This shark is known by a variety of names, including Tope Shark, Snapper Shark and School Shark. One of the smaller Oregon species, the Soupfin rarely grows longer than 6 feet (1.8 m). It can be identified by its long, pointed snout and second dorsal fin which is located above the anal fin. Most of the shark’s fins are tipped in black. The Soupfin will congregate in schools of up to fifty individuals and has historically been caught in nets by commercial fishermen. Its meat is rich in vitamins, making it desirable in both Asian and European markets. The shark generally feeds on fish, squid and octopus along the ocean bottom or in the water column.
The Soupfin Shark can be found worldwide in temperate waters. Along the west coast of North America, it ranges from northern British Columbia to as far south as Chile. It can often be found swimming just above the muddy sea floor, sometimes in bays.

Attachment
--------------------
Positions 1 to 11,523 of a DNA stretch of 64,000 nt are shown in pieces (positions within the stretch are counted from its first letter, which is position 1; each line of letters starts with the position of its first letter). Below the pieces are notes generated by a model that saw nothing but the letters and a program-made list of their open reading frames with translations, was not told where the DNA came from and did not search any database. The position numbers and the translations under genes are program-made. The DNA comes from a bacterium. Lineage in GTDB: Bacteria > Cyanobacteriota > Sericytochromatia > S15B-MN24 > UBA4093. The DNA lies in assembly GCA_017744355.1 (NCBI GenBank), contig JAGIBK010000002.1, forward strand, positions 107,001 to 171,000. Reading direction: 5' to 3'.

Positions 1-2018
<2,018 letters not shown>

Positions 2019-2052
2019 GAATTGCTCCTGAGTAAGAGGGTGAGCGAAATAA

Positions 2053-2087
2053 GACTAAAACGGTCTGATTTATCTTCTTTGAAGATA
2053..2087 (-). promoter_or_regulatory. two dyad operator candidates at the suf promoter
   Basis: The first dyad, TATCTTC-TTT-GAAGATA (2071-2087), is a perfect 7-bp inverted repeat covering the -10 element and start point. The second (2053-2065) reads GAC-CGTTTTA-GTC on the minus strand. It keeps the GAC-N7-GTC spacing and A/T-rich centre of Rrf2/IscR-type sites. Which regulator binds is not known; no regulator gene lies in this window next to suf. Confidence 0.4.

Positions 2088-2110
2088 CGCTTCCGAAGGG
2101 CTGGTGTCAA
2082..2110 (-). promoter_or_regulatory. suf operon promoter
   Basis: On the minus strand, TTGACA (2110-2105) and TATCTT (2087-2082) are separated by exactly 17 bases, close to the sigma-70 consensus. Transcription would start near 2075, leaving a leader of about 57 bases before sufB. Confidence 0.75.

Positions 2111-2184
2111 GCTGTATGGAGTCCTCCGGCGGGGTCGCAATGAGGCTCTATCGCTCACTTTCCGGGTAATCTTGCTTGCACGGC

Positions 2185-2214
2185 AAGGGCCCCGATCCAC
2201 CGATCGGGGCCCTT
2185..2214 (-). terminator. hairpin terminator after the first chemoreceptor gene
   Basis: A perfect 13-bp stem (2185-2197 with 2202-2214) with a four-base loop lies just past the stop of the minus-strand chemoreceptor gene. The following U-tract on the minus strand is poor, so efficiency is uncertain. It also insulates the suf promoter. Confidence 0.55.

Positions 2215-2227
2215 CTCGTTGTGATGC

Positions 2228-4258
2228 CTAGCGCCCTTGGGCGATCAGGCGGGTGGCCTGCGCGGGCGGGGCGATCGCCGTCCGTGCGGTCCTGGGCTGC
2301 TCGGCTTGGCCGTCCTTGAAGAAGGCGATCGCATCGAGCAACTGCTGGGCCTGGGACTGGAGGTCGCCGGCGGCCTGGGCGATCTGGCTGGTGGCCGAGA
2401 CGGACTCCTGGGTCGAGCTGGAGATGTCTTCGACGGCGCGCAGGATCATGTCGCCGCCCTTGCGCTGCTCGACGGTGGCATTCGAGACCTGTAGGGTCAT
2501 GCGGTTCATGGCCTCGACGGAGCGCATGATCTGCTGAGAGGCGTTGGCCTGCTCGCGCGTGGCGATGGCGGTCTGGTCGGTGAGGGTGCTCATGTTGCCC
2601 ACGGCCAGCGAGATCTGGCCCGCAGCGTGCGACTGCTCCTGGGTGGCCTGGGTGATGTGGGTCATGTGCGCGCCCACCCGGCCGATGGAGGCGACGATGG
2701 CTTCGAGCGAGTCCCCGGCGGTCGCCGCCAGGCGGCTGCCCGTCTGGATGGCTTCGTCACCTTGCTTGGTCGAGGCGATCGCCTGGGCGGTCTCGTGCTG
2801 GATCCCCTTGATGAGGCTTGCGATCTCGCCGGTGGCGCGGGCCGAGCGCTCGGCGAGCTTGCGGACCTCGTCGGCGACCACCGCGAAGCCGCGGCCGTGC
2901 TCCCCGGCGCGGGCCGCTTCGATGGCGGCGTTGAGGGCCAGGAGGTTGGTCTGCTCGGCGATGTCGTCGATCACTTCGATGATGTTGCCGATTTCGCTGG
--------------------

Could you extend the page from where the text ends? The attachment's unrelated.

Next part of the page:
Common. As their name suggests, the shark is widely used in Asian sharkfin soup and other delicacies. Due to its slow maturation rate and small litters, the commercial fishing of this species greatly reduced its numbers in decades past. The fish was heavily harvested in U.S. waters starting in the 1930s, but there is little demand for it today. The Oregon Department of Fish and Wildlife currently considers it abundant and wide-ranging.